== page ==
IT SEEMS The Capitalist spoke too soon about the resurgence in Piccadilly’s entertainment scene. Just hours before the champagne was due to be uncorked at the new £25m club Dstrkt on Rupert Street, as reported yesterday (15 December), the long-awaited launch was abruptly cancelled.
No official word on why last night’s opening didn’t go ahead – it was a result of “unforeseen circumstances outside of our organisation’s control”, said a spokesperson for the venue.
Presumably the club was operational when it hosted the X Factor wrap party on Tuesday evening, so these mysterious circumstances must have been dramatic indeed.
The club’s co-owners Fraser Donaldson and Ivaylo Krastev were yesterday unavailable to shed more light on the matter. But The Capitalist understands a “disagreement” between the club’s owners and its PR firm played its part in the no-show.
DANNY Corrigan, Icap’s managing director of rouble products, was initially cagey about his movements when The Capitalist caught up with him yesterday lunchtime. But he opened up in the end, revealing that he was about to witness a group of Russians dance around a Christmas tree at Gow’s restaurant on Old Broad Street.
The festive dance was the highlight of the annual Christmas dinner hosted by TheCityUK’s Russian group, whose guests had stayed on in London after the previous day’s meeting at Mansion House with Lord Mayor David Wootton to progress talks about the alliance between the financial centres of Moscow and London.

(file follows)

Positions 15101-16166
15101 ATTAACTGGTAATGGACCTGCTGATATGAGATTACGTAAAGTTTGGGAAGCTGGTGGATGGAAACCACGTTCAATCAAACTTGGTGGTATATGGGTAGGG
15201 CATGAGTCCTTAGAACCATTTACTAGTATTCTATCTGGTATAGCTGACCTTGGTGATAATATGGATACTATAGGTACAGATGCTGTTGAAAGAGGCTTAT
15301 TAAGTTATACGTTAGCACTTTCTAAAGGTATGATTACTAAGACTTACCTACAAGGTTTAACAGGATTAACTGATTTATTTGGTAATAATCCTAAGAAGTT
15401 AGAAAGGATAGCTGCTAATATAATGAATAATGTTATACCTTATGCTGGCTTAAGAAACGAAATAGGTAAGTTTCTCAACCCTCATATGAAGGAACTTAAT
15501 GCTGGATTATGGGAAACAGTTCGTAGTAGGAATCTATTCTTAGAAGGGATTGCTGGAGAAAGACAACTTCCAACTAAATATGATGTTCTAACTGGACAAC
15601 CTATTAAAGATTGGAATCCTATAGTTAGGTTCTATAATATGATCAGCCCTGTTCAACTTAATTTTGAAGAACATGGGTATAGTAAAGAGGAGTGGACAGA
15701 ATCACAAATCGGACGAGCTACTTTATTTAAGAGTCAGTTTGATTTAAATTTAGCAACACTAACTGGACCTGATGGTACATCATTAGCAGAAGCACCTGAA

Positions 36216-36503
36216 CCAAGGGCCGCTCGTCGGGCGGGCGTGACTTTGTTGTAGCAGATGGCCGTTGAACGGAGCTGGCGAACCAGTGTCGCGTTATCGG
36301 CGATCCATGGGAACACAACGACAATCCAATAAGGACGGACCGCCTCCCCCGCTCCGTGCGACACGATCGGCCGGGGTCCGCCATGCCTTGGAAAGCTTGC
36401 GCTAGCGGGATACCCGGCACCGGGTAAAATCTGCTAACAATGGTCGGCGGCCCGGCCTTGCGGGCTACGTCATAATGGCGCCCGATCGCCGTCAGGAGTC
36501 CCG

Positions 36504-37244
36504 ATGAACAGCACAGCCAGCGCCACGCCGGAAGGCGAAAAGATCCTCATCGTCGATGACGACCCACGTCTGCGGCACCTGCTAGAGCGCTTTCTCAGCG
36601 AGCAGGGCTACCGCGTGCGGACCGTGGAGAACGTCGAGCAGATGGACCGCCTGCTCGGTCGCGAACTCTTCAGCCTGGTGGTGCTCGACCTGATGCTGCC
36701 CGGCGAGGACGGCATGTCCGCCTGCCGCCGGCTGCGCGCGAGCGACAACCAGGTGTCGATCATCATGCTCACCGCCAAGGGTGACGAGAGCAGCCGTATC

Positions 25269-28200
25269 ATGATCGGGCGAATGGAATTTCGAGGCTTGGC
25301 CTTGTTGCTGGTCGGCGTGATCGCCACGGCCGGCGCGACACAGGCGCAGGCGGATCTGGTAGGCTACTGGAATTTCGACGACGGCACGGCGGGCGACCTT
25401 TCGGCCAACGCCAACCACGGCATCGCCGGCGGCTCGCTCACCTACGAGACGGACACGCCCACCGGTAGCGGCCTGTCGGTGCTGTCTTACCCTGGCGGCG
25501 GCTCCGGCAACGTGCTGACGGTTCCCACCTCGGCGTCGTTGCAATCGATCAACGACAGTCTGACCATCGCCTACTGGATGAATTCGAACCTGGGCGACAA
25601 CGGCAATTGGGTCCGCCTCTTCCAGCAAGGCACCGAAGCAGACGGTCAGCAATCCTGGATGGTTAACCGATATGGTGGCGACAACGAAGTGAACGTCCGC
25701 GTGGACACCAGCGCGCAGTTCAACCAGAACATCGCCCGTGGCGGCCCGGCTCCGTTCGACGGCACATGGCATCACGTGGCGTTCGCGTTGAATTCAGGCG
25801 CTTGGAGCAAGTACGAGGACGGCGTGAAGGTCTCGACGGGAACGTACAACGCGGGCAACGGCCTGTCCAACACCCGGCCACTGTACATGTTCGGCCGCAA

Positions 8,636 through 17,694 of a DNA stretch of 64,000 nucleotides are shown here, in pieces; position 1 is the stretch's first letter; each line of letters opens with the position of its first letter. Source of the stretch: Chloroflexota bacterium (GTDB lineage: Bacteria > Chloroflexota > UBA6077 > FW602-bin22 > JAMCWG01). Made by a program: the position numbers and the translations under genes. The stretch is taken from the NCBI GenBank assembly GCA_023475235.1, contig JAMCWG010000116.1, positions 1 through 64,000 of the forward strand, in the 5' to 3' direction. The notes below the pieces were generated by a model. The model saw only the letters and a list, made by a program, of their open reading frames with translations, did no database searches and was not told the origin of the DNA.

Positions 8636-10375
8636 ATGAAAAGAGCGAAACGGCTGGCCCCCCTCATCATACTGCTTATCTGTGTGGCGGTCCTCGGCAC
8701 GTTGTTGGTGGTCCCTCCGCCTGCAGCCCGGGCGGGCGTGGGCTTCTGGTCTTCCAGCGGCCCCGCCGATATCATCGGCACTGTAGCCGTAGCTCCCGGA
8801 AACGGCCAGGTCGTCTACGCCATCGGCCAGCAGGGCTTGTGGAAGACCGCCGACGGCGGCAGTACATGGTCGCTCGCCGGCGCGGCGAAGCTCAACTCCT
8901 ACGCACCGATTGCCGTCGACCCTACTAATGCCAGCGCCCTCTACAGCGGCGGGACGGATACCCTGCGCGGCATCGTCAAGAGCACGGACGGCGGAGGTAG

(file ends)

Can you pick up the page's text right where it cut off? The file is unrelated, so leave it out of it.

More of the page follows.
The Russian delegation included Nikolay Sobolev, director of Finex Consulting Group and Dmitry Stepanov, partner at Egorov Puginsky Afanasiev & Partners, while London’s representatives included Robert Barnes, managing director of equities at UBS and Chris Cummings, chief executive of TheCityUK. “The EU’s loss could be Russia’s gain,” said a source close to the Christmas tree set.
QUINTESSENTIALLY founder Ben Elliot was among the congregation at Chelsea church St Luke’s for the Christmas carol service backed by Coutts in aid of music therapy charity Nordoff Robbins.
Readings from actors Bill Nighy, Minnie Driver and Jonathan Pryce and performances from the Dragon School choir and singers Noah Stewart and Eliza Doolittle helped Coutts – represented by UK chief executive Michael Morley and Rory Tapner, CEO of RBS’s wealth division – raise £70,000 for music therapy programmes.